A group of people, including a boy wearing a T-shirt with the letter Z, posed for a photograph on Red Square in Moscow on 25 July 2022. Professors in Finland have reminded that the need to understand Russian language, culture and society is great especially in the current circumstance. (Natalia Kolesnikova – AFP/Lehtikuva)


THE RUSSIAN INVASION of Ukraine has had an impact on people applying to study Russian at Tampere University, the University of Helsinki and the University of Eastern Finland.

STT on Sunday reported that some applicants chose not to take part in the entrance exam, whereas others turned down admission to the programmes. An understanding of the language and culture, though, is important particularly in the prevalent circumstance, indicated Tomi Huttunen, a professor of Russian literature and culture at the University of Helsinki.

“Understanding the Russian language, culture and society is an important security political resource as we think about influence campaigns or the possible weaponisation of immigration,” he said.

“You shouldn’t spawn the kind of an information barrier where you don’t want to know what’s going on in Russia. We have to know what are today’s main news, what’s being written about Finland and how views on things are changing.”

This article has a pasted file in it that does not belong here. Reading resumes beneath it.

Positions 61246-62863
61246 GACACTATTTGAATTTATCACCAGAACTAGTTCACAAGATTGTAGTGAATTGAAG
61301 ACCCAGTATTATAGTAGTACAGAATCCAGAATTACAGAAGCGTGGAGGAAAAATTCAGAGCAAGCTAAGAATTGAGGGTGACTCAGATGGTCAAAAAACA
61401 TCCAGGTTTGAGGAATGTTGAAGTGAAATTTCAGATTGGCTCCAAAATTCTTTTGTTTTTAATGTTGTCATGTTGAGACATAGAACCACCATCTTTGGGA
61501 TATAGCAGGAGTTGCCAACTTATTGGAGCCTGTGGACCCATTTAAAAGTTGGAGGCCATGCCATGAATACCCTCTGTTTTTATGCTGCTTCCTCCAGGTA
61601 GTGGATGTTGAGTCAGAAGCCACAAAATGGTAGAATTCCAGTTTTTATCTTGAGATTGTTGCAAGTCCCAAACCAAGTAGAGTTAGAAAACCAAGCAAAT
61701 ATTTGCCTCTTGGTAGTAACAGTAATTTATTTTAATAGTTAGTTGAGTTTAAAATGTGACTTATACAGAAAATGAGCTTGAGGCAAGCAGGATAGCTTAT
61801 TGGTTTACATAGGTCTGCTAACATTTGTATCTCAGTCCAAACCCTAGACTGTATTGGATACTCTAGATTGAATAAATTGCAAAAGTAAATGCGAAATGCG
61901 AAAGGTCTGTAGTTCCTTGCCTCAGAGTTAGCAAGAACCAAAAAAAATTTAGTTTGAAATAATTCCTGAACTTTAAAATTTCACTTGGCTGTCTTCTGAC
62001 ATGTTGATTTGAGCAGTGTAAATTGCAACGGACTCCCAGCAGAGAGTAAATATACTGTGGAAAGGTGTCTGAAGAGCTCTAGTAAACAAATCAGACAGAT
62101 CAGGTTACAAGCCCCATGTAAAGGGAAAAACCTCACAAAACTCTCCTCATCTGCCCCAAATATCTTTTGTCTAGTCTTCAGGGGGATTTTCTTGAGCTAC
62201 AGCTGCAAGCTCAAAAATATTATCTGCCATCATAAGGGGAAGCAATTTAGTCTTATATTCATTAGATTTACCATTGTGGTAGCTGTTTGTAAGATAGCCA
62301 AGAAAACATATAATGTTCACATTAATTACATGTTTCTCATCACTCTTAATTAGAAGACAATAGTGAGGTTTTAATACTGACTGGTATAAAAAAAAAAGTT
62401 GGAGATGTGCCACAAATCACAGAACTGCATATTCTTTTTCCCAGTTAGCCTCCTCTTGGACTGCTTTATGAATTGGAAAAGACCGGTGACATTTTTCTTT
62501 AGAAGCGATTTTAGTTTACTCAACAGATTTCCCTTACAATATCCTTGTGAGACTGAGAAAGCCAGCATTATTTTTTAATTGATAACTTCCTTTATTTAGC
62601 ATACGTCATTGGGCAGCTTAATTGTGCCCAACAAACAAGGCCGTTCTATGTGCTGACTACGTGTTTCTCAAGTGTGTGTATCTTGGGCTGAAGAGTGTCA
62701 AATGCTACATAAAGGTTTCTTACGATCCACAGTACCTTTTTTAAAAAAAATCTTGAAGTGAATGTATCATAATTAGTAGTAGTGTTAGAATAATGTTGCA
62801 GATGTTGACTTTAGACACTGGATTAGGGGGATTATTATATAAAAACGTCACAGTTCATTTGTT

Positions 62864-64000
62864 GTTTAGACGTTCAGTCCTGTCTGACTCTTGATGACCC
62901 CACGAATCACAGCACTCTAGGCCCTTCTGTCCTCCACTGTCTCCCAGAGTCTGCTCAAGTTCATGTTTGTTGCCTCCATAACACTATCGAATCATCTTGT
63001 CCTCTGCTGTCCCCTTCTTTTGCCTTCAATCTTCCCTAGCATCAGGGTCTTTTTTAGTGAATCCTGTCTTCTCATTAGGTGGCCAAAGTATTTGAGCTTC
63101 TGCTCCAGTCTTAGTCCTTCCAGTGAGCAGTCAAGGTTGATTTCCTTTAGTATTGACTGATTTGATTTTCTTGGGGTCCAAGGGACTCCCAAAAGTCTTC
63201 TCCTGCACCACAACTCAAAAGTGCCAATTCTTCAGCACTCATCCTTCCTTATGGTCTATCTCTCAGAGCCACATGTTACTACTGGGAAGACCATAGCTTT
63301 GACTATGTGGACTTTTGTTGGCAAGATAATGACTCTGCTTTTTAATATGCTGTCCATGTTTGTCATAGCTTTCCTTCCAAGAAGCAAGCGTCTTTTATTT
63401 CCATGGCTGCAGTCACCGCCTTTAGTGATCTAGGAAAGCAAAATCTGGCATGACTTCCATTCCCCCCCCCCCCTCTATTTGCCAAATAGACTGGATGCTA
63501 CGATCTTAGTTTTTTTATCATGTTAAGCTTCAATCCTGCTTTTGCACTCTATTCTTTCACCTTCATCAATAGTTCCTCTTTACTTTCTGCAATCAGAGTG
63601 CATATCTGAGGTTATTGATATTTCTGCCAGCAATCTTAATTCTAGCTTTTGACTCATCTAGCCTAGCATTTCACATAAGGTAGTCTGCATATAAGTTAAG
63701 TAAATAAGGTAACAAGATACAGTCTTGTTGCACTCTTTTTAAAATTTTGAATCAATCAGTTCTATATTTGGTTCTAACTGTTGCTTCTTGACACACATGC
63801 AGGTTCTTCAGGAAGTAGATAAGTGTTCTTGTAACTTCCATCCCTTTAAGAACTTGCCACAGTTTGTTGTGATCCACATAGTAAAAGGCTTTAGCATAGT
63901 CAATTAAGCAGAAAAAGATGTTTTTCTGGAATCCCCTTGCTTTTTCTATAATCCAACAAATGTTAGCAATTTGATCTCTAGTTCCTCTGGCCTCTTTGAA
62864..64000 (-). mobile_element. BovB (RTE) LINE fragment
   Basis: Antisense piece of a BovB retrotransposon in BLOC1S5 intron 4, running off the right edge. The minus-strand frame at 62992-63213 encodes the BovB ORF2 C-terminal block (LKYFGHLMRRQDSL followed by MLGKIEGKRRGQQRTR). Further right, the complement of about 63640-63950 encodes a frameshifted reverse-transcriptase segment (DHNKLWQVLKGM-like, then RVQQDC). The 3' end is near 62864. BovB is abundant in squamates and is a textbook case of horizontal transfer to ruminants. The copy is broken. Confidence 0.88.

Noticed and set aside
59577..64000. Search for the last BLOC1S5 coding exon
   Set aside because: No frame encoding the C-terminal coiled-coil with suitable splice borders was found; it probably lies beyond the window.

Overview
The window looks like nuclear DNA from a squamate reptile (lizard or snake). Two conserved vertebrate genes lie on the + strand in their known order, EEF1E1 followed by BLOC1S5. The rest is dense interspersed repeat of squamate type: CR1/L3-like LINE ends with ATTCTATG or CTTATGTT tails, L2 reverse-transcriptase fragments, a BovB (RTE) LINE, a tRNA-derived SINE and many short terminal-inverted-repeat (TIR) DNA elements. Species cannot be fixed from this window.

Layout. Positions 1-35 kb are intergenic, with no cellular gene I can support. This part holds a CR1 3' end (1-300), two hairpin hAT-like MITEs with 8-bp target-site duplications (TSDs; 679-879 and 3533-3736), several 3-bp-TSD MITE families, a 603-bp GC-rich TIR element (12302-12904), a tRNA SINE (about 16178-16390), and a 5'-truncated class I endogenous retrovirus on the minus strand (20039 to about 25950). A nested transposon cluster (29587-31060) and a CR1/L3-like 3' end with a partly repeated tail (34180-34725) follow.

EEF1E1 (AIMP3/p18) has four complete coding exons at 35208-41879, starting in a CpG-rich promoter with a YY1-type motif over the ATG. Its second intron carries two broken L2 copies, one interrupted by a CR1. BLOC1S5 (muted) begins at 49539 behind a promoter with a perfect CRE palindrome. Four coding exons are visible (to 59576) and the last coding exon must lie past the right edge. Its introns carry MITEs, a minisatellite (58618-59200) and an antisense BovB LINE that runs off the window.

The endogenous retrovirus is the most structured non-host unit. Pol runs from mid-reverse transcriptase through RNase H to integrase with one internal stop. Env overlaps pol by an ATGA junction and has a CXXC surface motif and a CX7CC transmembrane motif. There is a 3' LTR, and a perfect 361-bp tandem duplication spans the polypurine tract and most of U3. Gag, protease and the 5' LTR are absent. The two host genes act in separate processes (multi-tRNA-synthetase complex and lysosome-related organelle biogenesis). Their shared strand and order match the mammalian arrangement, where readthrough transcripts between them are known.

Sanna Turoma, a professor of Russian language and culture at Tampere University, reminded the news agency that one objective of university studies is to develop the capacity to critically evaluate various power structures. Knowledge of the Russian language, culture and society are key future skills, according to her.

“Cultural interaction is the key to preventing and resolving conflicts,” she stated.

Russian language, she also highlighted, has been important for refugees from Ukraine, proving on many occasion more helpful than English.

“But you have to bear in mind that it’s also the language of the enemy for many Ukrainians fleeing the war,” she added. “The Russian state is exploiting the persisting impression in Russia that Ukrainian is a little cousin of Russian. Undermining the autonomy of Ukrainian language and culture is undermining the sovereignty of the Ukrainian state.”

The Finnish Immigration Service (Migri) on 8 August reported that it has received a total of 35,074 applications for temporary protection from Ukrainians. A decision has yet to be issued on roughly five per cent of the applications, according to Migri.

The total number of people within the reception system stood at an all-time high of over 37,000 on 4 August.

Aleksi Teivainen – HT